Checklists

These checklists have pointers which can be very useful in promoting a better self-understanding and indicate future assessment needs. Keep in mind that these do not provide enough information for a diagnostic assessment and therefore should never be used to draw firm conclusions; only an assessment with a specialist will determine if any child or adult is dyslexic.

Checked June 2018

Bristol Dyslexia Centre
Online questionnaire to look for indications of dyslexia. Three questionnaires for three age groups: 5-7, 7-13, 13-adult.

‘Being Dyslexic’ online test
This will give you a good indication of any dyslexic traits you may have. In addition, throughout the site they have pulled together a vast collection of information that should help identify whether you may be dyslexic. Two helpful documents are the common signs of dyslexia in children and in adults.

British Dyslexia Association
Questions predictive of dyslexia. In order to provide the most informative checklist scores for each answer indicate the relative importance of that question. Alongside each line you can keep a tally of your score and at the end find a total.

Revised Adult Dyslexia Checklist
Provides some norms for the most relevant questions. Published in Educare (No. 48, March 1994).

Revised Adult Dyslexia Organisation screening
This checklist was developed in conjunction with Professor Tim Miles of Bangor University, UK, following empirical research by Dr Ross Cooper, Faculty of Arts and Human Sciences, London South Bank University, UK. The checklist is organized around some of the key difficulties experienced by people with dyslexia in terms of reading, spelling, memory, organization and sequencing.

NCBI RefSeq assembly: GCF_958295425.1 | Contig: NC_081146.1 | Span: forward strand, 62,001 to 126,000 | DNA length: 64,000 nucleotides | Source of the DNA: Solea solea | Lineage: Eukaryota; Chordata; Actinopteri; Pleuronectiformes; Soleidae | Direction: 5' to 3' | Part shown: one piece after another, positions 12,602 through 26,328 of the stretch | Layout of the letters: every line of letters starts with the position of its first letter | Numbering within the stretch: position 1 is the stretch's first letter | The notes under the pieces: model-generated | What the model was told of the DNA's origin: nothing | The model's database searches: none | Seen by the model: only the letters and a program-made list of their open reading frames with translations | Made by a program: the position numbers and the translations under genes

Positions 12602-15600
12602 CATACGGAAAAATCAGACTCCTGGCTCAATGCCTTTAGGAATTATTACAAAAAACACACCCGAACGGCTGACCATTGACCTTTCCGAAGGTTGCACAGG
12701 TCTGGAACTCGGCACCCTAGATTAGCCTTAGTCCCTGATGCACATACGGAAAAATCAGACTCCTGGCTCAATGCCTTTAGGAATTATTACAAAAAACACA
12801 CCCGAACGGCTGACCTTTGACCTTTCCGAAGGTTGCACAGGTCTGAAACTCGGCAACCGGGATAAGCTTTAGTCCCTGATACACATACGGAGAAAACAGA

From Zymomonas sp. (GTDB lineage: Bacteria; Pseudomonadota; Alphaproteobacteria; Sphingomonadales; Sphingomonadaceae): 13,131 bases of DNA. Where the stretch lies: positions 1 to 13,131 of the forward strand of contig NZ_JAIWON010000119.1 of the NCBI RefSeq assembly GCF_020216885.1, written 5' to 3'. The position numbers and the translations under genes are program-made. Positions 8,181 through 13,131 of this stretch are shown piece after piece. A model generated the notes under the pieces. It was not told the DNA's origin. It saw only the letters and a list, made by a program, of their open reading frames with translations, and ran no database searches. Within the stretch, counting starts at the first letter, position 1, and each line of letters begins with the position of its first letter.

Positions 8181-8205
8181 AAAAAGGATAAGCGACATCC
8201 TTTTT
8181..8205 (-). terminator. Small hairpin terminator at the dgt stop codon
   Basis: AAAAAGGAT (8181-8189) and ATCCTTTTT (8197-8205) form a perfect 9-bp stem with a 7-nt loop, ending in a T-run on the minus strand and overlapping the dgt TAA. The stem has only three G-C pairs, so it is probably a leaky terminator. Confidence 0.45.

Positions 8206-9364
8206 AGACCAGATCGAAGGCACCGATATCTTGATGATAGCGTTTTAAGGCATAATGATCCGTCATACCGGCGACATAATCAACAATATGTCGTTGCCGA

A Guide for parents

This guide, illustrated by Quentin Blake was produced in 1995 by a group of parents in Brussels facing the challenges of finding the right school for their children in a new international setting after a move from one country to another.

It has proved useful as a basis for parents setting up self-help associations in new settings for visiting schools  to note in each case what facilities they offer that might match the specific learning needs of their  child,  possibly determined by an educational psychologist prior to their move.